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35 Immigr. & Nat'lity L. Rev. 385 (2014)
Immigration Detention as Punishment

handle is hein.journals/inlr35 and id is 399 raw text is: 


      Immigration Detention as Punishment

      C6sar  Cuauht6moc Garca Hernandez


      Courts  and commentators  have  long assumed,  without significant analysis, that
      immigration detention is a form of civil confinement merely because the immigration
      proceedings of which it is part are deemed civil. This Article challenges that deeply
      held assumption. It harnesses the U.S. Supreme Court's instruction that detention's
      civil or penal character turns on legislative intent and, buttressed by theoretical
      understandings  of  punishment,  contends  that  immigration   detention-apart
      from the deportation that often results-itself constitutes penal incarceration. In
      particular, legislation enacted over roughly fifteen years in the 1980s and 1990s
      indicates a palpable desire to wield immigration detention as a tool in fighting the
      nation's burgeoning war on drugs by penalizing and stigmatizing criminal behavior.
      Indeed, the modern   immigration  detention system  has accomplished  the U.S.
      Congress's  punitive goal:  Immigration   detention is  a  severely  unpleasant
      experience and  immigration  detainees are viewed  as dangerous.   In order to
      remain true to the Court's guidance to draw formal boundaries between civil and
      penal  confinement,  the  current  immigration  detention  regime   should  be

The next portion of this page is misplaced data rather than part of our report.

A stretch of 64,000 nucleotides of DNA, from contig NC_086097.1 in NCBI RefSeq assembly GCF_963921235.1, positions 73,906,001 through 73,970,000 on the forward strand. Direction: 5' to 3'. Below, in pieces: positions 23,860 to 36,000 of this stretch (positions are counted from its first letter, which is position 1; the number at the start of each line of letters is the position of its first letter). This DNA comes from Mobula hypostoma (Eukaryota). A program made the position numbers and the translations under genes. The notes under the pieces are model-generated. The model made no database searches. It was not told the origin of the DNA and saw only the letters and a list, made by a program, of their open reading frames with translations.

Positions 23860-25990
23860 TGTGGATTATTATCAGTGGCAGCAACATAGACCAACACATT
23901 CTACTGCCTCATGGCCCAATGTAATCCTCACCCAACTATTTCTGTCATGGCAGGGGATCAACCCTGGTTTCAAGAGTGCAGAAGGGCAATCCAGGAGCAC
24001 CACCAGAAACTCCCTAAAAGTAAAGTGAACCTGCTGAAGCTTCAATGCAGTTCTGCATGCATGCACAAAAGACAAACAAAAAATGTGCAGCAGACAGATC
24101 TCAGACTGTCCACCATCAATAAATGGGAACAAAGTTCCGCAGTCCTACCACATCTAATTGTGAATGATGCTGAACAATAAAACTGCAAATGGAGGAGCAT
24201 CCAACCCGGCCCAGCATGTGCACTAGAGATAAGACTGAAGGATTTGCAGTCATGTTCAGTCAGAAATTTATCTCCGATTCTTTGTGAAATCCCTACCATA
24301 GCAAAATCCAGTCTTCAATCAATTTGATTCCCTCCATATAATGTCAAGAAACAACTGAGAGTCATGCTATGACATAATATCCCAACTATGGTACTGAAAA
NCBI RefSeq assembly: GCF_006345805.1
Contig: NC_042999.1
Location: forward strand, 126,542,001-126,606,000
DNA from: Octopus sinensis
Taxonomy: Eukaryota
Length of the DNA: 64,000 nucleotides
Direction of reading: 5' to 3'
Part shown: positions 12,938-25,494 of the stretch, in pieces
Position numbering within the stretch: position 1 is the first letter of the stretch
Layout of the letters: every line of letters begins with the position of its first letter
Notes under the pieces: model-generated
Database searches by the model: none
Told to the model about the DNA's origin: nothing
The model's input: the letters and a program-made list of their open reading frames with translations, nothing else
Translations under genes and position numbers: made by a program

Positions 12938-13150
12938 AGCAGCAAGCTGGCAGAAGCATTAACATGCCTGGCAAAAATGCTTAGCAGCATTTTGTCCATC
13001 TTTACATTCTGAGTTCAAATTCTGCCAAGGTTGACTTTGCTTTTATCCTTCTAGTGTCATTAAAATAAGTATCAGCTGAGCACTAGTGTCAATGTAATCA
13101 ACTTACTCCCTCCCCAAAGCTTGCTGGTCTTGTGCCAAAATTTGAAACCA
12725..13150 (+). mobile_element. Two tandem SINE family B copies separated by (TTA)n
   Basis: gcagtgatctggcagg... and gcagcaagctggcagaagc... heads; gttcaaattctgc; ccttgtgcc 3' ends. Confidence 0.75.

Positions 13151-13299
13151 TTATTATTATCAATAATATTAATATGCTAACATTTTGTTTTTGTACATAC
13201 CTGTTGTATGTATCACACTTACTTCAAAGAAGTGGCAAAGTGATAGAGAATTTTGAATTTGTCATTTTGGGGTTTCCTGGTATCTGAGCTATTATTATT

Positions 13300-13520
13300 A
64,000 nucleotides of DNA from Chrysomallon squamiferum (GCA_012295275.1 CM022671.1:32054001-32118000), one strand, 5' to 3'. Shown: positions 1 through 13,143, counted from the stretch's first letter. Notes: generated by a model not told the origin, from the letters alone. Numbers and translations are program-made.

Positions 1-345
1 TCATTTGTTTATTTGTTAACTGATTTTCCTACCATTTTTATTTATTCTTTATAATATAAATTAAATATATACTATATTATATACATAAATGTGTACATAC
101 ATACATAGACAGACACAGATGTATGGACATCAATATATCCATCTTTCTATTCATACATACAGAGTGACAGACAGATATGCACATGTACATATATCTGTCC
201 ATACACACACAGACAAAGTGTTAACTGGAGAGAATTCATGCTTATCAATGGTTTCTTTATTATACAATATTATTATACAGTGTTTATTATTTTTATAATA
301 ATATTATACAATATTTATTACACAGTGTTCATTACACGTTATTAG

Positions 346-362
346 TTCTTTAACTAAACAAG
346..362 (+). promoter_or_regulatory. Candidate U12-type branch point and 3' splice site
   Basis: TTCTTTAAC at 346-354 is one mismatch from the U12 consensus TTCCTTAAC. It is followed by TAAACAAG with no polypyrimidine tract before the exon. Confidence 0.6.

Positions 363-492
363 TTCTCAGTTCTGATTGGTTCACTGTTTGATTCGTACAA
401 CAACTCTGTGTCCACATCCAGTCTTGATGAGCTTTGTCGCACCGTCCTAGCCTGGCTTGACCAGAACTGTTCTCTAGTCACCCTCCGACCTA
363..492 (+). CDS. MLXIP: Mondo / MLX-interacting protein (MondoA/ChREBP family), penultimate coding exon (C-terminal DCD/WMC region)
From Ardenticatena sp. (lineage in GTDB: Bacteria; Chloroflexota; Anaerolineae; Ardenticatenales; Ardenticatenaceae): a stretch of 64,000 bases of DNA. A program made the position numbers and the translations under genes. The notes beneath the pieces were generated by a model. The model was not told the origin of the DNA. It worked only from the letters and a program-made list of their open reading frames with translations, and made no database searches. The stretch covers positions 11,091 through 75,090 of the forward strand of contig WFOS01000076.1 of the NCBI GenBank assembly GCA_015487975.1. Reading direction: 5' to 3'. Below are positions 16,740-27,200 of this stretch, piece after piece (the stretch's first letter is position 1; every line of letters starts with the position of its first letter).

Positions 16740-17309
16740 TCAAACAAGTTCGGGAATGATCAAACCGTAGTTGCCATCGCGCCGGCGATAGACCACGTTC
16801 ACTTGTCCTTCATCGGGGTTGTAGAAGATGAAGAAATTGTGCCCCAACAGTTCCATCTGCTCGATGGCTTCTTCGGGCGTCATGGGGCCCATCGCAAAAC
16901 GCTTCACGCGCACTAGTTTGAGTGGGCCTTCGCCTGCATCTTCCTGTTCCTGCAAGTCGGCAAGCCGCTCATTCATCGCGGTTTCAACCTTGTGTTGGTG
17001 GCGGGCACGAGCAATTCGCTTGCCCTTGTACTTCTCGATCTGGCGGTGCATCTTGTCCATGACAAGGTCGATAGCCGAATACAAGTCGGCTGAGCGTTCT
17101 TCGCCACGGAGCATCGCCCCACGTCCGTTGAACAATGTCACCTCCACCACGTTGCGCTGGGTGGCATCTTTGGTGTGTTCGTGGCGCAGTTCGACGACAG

conceptualized as punishment.    This Article contends  that the  constitutional
      limitations imposed by criminal procedure are ill-equipped to address immigration
      detention. Instead, policymakers should learn from the nation's failed experience
      with  mass  penal  incarceration-and  step back  from  immigration   detention's
      punitive origins to create a truly civil immigration detention system.


      C6sar Cuauht6moc  Garcia Hernindez is a Visiting Professor at the University of Denver
      Sturm College of Law, publisher of crlmmigration.com, and an Associate Professor at
      Capital University Law School. This Article benefited from feedback on these ideas
      from Kif Augustine-Adams,  Jennifer Chacdn, Alan Chen, Nora  Demleitner, Ingrid
      Eagly, Nancy Ehrenreich, Ian Farrell, Geoffrey Heeren, David Koelsch, Christopher
      Lasch, Stephen Lee, Nancy Leong, Hiroshi Motomura,  Carolina Nufiez, and Allison
      Tirres. I am especially indebted to Tamikka Pate for her excellent research assistance.

      61 UCLA L REV. 1346 (2014)

Originally  published   in 61 UCLA L. REv. 1346 (2014). Used by pennission.

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